The Muslim Student Union at the University of California, Irvine, wrapped up “Anti-Oppression Week 2019” on Friday with an anti-Semitic sermon denying Israel’s right to exist.

“I ask Allah … to give us the courage to fight Zionism. I ask Allah … to free the Palestinians from the oppression,” Sheikh Osman Umarji preached during a sermon posted on Facebook.

Umarji wrapped up the week with an incendiary sermon titled “The Oppression of Zionism,” joining a long list of U.S.-based imams and spiritual leaders who incite against Israelis.

He railed against specific Israeli government policies and Jewish settlements in Palestinian territories. These points are fair criticisms that may facilitate a worthwhile debate. But Umarji made the main purpose of his “anti-Zionist” sermon very clear: the denunciation of a Jewish state in any form.

“We are here as anti-Zionists, not as anti-Semites and not as anti-Jewish. Listen to me very clearly. We are against a foreign body, a foreign entity, coming into our land occupied by existing people. … We will fight you, we will speak out against you, we will boycott you, and we will raise enough awareness until you will fall. So, first, we are anti-Zionist.”

Whether Umarji accepts it or not, denying the Jewish people’s right to its homeland in Israel is a form of anti-Semitism.

He also accused supporters of Israel of maintaining dual loyalties—a sentiment that plays into centuries-old anti-Semitic tropes that resurfaced after U.S. Rep. Ilhan Omar (D-Minn.) levied similar accusations.

“Are we living in an alternate universe, where allegiance to a foreign entity is more important than allegiance to the country you live in? Wake up,” warned Umarji.

Umarji is a Ph.D. student at UCI’s School of Education who previously enrolled in Islamic Studies at Egypt’s Al-Azhar University. He also has research interests in positive psychology, and the “development of character strengths and moral beliefs.”

For such an experienced educator, it seemed odd that Umarji’s speech was filled with conspiracies and false dichotomies. He alleged that Israel poisons Palestinians and compared the Israel Defense Forces to Hamas, a designated terrorist organization, in attempt to ridicule university campuses that host Israeli soldiers.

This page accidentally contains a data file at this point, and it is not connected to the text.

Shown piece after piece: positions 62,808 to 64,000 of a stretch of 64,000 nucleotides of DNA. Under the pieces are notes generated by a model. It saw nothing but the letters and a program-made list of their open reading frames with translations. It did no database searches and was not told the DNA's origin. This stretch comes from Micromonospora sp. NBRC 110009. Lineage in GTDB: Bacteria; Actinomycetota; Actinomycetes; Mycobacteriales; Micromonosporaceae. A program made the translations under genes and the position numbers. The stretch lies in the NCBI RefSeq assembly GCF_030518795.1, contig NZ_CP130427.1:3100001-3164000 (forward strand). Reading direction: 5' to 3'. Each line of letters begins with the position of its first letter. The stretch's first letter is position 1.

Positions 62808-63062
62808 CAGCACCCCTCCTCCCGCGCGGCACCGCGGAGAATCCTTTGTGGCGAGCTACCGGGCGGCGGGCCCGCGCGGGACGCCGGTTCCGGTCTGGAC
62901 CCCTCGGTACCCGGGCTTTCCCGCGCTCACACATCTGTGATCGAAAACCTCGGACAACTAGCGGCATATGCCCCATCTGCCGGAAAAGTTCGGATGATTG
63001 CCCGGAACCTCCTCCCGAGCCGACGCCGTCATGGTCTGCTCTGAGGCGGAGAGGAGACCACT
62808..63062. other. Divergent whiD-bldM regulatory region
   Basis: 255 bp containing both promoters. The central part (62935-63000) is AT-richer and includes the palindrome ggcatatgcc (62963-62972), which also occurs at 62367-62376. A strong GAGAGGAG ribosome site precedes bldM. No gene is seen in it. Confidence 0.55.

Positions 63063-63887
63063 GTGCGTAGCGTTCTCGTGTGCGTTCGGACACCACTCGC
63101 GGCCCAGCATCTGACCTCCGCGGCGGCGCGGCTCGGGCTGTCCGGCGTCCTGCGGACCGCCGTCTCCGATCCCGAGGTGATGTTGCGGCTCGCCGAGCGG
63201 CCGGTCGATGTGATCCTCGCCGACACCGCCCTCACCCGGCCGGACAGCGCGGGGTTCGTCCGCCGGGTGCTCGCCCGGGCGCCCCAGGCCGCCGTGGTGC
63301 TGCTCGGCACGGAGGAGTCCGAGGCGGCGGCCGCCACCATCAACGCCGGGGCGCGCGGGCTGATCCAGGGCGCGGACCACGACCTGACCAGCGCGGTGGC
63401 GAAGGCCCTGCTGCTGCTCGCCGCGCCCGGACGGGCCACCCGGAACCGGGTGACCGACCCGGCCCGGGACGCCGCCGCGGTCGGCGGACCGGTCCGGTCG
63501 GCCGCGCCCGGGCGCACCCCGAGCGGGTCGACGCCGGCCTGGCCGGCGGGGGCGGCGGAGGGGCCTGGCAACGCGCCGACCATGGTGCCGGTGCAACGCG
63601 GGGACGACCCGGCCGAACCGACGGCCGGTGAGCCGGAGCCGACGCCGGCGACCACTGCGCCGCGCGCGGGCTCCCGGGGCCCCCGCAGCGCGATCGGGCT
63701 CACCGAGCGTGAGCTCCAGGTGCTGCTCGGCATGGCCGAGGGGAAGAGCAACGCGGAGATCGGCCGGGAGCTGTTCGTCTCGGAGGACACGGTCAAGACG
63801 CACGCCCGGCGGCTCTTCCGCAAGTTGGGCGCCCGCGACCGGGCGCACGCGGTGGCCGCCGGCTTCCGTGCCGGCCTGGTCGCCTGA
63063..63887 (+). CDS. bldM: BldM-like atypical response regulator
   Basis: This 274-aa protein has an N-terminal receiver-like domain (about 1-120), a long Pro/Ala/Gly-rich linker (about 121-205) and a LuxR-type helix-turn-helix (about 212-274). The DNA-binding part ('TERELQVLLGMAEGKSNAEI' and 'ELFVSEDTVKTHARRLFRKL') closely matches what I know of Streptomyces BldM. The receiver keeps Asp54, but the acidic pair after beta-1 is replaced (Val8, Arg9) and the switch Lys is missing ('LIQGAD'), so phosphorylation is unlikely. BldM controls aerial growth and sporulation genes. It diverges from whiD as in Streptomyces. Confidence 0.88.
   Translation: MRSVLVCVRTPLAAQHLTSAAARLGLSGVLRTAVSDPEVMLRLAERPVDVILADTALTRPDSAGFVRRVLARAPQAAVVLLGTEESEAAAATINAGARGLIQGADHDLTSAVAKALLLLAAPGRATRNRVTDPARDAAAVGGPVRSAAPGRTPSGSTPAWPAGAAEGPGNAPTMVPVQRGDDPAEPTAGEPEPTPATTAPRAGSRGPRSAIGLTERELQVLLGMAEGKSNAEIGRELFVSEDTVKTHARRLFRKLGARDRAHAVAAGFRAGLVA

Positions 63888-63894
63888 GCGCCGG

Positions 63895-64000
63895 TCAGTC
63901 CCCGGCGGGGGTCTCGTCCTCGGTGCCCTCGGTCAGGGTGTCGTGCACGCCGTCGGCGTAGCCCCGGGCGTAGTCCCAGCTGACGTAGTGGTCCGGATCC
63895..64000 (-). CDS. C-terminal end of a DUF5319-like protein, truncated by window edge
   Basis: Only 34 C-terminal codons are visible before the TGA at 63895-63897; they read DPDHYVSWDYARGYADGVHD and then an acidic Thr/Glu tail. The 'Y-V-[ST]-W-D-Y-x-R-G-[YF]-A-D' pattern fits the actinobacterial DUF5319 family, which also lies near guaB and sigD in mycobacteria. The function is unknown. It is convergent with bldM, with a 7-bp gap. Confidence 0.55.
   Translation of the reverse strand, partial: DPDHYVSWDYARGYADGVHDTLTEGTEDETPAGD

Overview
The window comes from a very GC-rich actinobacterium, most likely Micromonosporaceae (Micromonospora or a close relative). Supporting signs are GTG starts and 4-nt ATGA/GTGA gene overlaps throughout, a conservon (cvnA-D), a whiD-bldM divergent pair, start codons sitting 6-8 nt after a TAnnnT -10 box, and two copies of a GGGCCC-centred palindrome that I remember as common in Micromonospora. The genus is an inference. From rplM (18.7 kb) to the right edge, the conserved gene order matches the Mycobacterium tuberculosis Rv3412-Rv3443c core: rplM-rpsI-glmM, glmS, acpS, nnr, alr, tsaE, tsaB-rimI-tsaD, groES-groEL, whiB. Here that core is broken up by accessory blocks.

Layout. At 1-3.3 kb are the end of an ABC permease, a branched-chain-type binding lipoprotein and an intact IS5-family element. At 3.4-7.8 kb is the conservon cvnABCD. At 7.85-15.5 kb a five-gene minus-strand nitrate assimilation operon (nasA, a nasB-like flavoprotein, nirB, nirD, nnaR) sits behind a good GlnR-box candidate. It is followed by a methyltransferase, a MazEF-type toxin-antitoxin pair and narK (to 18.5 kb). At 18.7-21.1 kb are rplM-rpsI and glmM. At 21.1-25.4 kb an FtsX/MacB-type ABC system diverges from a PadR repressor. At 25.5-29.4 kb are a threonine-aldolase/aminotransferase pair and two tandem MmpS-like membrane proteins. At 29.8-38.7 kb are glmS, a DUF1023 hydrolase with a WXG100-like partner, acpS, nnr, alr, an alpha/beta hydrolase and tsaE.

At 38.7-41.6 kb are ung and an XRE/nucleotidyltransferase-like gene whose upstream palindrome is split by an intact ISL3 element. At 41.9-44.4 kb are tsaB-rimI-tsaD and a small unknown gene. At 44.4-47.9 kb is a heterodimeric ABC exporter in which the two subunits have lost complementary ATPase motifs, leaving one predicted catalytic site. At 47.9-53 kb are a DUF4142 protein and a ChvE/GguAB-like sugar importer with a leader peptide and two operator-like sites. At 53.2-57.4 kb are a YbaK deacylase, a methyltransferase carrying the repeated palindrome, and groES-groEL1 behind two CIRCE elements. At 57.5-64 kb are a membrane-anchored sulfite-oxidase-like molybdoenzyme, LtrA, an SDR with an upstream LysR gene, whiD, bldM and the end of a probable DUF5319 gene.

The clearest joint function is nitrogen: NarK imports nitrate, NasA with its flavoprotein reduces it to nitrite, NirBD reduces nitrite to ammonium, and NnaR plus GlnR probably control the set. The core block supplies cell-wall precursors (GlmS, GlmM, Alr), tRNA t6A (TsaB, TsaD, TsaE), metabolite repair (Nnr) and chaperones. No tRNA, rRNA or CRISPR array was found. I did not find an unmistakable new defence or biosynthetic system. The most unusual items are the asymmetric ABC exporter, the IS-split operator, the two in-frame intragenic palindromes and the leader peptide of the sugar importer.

“IDF soldiers have the audacity to come here and pretend like they are protecting some innocent authority. … Can you imagine if Hamas walked on the campus, the entire FBI would be here taking them out. You’d have snipers everywhere. If the IDF comes and everybody is silent, may Allah give us strength.”

Umarji further incited the crowd by spreading the false and unsubstantiated claim that Israel’s “military sprayed herbicides all over [Palestinian] plants before the harvest so the Palestinians, when they grow their own land because they cannot import because of sanctions, they have to throw away their entire crop.”

UCI’s “Anti-Oppression Week” also featured prominent U.S.-based Islamists who have called for Israel’s termination, including Council on American-Islamic Relations (CAIR) figures Zahra Billoo and Hussam Ayloush.

In advance of her lecture, Billoo claimed that her work is part of a wider effort to “build bridges with allies on civil rights issues.” There should have been a caveat: Billoo works with anyone except mainstream rights organizations that maintain ties to Israel.

UCI has a long track record as a hostile campus for students who support Israel. In 2010, the MSU received a year-long suspension after its students conspired to shut down a speech by former Israeli ambassador Michael Oren. American Muslims for Palestine (AMP) leader Taher Herzallah, one of the “Irvine 11” prosecuted following the disruption, showed no remorse following the successful conviction. Three years later, as AMP’s associate director of outreach and grassroots organizing, Herzallah proudly justified Hamas rocket fire into Israel while calling images of wounded Israeli soldiers “the most beautiful sight.”

Umarji is also a product of UCI, serving as MSU president in his undergraduate days.

The day after Umarji defended Palestinian terrorists, Gaza-based groups fired more than 600 rockets indiscriminately into southern Israel, killing four Israelis and wounding many others. In response, Israel struck hundreds of terrorist targets and infrastructure, including an underground tunnel extending into Israeli territory. U.S.-based Islamists and their high-profile supporters, however, instinctively blame the Jewish state for sparking the latest escalation regardless of the facts.

During his talk, Umarji complained that any criticism of Israel is immediately shot down in American political discourse and labelled as anti-Semitism. But for anti-Israel activists like Umarji, there is no legitimate course of action Israel can take to defend itself from a barrage of terrorist rockets because Israel itself is illegitimate.

And that viewpoint is at the core of modern anti-Semitism.

Steven Emerson is founder and executive director of the Investigative Project on Terrorism.